An anonymous reader writes with this quote from an article at Newsweek: “For the first time, research shows that American creativity is declining. … Like intelligence tests, Torrance’s test — a 90-minute series of discrete tasks, administered by a psychologist — has been taken by millions worldwide in 50 languages. Yet there is one crucial difference between IQ and CQ scores. With intelligence, there is a phenomenon called the Flynn effect — each generation, scores go up about 10 points. Enriched environments are making kids smarter. With creativity, a reverse trend has just been identified and is being reported for the first time here: American creativity scores are falling. Kyung Hee Kim at the College of William & Mary discovered this in May, after analyzing almost 300,000 Torrance scores of children and adults. Kim found creativity scores had been steadily rising, just like IQ scores, until 1990. Since then, creativity scores have consistently inched downward. ‘It’s very clear, and the decrease is very significant,’ Kim says. It is the scores of younger children in America — from kindergarten through sixth grade — for whom the decline is ‘most serious.’”

http://rss.slashdot.org/~r/Slashdot/slashdot/~3/NXTy2rYSvUQ/The-Creativity-Crisis via Byline

Bookmark: http://rss.slashdot.org/~r/Slashdot/slashdot/~3/zAYPCYonGY4/Girl-Gamers-More-Hardcore-Than-Guys Jon Ippolito’s notes: “Scientific American reports on a study published this month in the Journal of Communication, which found that women who engage in a role-playing game online actually commit more time on average than the male players do. The authors surveyed 7,000 players logged in to EverQuest II (PDF), and found that the average age of the gamers surveyed was 31, and that playing time tended to increase with age. Interestingly, however, the female gamers not only tended to log more time online (29 hours per week versus 25 for the males), but were also more likely to lie about how much they really play.”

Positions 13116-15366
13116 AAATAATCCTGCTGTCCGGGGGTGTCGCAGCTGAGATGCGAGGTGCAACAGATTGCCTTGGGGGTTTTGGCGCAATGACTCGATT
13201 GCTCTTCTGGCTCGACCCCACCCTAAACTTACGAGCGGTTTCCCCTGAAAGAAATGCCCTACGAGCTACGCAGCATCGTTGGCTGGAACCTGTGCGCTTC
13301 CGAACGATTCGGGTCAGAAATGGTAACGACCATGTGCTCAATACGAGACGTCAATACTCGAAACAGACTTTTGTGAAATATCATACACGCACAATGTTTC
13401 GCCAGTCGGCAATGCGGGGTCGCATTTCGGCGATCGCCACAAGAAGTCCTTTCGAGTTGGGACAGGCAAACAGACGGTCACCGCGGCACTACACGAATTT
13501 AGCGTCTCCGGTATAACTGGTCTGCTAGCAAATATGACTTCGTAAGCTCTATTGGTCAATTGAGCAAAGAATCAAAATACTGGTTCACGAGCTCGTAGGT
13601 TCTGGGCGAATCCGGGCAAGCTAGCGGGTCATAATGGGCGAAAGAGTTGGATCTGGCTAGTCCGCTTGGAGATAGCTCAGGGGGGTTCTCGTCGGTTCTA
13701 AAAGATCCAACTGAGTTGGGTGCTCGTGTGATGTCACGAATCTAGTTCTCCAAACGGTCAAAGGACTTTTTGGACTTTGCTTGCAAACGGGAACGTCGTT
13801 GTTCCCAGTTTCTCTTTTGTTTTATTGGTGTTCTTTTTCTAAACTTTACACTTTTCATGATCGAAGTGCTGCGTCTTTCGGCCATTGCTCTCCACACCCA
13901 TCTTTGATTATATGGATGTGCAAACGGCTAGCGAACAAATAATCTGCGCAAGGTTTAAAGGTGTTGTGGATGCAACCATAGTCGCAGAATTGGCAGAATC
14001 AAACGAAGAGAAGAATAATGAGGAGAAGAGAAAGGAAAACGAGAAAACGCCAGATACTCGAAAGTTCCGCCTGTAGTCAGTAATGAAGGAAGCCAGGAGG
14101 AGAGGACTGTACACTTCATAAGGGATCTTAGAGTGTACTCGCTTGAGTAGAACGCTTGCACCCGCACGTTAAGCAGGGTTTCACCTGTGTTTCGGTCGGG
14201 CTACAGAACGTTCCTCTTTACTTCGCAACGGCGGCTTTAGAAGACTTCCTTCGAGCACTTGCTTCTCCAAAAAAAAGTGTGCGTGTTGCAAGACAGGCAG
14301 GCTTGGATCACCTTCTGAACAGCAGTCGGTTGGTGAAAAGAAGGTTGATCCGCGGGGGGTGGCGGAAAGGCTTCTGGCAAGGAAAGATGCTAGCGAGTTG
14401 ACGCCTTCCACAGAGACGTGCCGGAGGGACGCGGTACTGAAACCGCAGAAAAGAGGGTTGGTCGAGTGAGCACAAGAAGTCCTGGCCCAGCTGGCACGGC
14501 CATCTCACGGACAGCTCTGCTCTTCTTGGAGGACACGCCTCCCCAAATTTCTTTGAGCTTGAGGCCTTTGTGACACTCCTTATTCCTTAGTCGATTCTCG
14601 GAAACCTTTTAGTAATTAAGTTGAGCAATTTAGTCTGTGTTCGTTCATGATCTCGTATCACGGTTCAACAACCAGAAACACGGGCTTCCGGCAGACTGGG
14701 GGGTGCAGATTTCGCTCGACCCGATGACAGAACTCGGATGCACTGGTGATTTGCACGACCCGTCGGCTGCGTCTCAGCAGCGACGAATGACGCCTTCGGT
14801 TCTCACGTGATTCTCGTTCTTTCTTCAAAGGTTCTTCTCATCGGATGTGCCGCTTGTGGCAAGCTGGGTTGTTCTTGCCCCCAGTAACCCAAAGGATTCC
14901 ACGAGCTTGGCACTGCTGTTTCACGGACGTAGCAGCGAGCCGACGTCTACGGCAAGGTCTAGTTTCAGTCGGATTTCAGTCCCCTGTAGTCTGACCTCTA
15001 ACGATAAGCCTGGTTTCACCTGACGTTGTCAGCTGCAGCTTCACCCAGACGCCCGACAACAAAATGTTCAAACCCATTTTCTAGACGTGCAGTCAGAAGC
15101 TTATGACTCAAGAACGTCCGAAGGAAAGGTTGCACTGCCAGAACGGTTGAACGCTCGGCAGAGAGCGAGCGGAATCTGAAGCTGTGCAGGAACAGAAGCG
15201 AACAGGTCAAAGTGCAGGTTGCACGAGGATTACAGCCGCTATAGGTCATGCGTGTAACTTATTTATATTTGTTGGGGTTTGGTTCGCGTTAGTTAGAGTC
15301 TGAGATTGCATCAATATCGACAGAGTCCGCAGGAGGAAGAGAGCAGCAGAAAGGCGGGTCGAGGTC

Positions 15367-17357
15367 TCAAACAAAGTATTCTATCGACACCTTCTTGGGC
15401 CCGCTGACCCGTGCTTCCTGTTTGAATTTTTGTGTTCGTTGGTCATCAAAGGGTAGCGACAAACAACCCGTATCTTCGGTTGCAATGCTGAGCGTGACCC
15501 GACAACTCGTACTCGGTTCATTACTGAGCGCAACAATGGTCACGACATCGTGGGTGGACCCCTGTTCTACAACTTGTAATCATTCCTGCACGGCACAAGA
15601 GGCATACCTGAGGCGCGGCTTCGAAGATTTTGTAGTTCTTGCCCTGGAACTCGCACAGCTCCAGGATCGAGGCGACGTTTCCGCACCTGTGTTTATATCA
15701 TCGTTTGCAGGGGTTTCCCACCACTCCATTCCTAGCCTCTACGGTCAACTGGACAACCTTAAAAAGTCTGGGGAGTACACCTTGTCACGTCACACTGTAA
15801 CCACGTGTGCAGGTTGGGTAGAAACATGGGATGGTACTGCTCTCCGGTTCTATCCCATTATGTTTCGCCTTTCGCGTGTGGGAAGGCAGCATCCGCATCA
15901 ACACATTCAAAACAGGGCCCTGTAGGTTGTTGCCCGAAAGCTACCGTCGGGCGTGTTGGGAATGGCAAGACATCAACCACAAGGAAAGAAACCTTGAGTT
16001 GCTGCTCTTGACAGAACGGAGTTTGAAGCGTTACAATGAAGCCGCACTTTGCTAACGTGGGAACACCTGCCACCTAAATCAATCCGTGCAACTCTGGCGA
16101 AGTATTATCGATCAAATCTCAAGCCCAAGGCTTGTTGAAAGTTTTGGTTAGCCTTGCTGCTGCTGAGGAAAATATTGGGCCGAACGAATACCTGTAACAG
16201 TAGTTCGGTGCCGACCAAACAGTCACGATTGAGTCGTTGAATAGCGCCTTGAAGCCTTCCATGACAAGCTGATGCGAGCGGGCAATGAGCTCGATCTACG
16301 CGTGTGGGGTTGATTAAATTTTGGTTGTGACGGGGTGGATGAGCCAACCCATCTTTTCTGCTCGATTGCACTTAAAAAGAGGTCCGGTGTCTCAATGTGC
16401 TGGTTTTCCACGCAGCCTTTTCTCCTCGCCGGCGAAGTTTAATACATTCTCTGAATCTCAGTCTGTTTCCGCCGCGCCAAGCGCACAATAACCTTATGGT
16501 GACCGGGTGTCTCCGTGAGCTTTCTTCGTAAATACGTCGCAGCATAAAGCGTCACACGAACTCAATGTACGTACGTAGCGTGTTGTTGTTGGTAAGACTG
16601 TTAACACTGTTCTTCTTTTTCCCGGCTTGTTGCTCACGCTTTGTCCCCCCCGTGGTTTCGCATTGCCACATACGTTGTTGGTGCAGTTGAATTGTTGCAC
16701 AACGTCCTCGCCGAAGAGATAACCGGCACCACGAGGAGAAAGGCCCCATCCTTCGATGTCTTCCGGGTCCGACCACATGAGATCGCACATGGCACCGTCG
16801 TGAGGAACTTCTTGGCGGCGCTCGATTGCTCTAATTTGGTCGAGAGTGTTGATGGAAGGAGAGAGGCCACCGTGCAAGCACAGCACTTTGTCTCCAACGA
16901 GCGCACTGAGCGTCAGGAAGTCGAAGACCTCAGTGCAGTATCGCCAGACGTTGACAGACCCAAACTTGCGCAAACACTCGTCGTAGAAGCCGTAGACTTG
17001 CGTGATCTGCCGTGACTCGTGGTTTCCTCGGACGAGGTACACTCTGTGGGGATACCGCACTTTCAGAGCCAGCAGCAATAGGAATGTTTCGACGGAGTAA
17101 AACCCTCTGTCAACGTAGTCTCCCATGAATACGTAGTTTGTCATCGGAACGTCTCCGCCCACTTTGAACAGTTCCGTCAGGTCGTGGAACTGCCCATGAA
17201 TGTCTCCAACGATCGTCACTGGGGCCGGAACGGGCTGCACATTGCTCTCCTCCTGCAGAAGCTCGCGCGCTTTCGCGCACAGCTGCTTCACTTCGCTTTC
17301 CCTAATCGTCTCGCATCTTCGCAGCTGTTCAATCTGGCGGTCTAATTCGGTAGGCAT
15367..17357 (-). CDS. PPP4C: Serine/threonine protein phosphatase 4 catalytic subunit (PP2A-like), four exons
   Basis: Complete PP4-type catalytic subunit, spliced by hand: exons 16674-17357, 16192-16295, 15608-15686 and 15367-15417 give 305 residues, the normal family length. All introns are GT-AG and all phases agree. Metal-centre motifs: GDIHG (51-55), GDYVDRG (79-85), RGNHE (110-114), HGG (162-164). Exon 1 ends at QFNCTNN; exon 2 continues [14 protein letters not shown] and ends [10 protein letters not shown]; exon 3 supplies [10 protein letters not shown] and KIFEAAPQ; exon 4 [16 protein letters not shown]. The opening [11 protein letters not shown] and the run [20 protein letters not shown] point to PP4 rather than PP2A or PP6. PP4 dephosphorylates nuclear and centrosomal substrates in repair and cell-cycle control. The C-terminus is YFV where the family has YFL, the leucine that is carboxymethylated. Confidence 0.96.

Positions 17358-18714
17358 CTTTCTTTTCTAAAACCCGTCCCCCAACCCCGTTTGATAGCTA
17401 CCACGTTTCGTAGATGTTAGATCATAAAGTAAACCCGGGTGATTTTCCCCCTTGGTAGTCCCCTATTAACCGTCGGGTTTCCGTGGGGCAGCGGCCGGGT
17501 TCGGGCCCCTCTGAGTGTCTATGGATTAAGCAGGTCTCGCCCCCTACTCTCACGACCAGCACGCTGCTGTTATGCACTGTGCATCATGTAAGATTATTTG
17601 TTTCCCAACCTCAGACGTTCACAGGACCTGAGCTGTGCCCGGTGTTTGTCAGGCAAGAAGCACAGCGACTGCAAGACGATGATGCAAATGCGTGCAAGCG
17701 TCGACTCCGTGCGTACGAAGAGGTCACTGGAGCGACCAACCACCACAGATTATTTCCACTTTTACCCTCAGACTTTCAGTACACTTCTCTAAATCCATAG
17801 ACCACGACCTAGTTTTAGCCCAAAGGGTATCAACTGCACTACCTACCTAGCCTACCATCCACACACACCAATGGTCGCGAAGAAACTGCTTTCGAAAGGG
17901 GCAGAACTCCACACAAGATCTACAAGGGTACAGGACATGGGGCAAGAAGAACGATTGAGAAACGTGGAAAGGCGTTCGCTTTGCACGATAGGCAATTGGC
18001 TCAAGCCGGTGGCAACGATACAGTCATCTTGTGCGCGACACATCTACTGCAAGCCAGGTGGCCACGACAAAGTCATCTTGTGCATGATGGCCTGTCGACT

You can find more of Jon Ippolito’s bookmarks at – http://delicious.com/1000_people

Bookmark: http://rss.slashdot.org/~r/Slashdot/slashdot/~3/zAYPCYonGY4/Girl-Gamers-More-Hardcore-Than-Guys Jon Ippolito’s notes: “Scientific American reports on a study published this month in the Journal of Communication, which found that women who engage in a role-playing game online actually commit more time on average than the male players do. The authors surveyed 7,000 players logged in to EverQuest II (PDF), and found that the average age of the gamers surveyed was 31, and that playing time tended to increase with age. Interestingly, however, the female gamers not only tended to log more time online (29 hours per week versus 25 for the males), but were also more likely to lie about how much they really play.”

You can find more of Jon Ippolito’s bookmarks at – http://delicious.com/1000_people

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Bookmark: http://rss.slashdot.org/~r/Slashdot/slashdot/~3/zAYPCYonGY4/Girl-Gamers-More-Hardcore-Than-Guys Jon Ippolito’s notes: “Scientific American reports on a study published this month in the Journal of Communication, which found that women who engage in a role-playing game online actually commit more time on average than the male players do. The authors surveyed 7,000 players logged in to EverQuest II (PDF), and found that the average age of the gamers surveyed was 31, and that playing time tended to increase with age. Interestingly, however, the female gamers not only tended to log more time online (29 hours per week versus 25 for the males), but were also more likely to lie about how much they really play.”

You can find more of Jon Ippolito’s bookmarks at – http://delicious.com/1000_people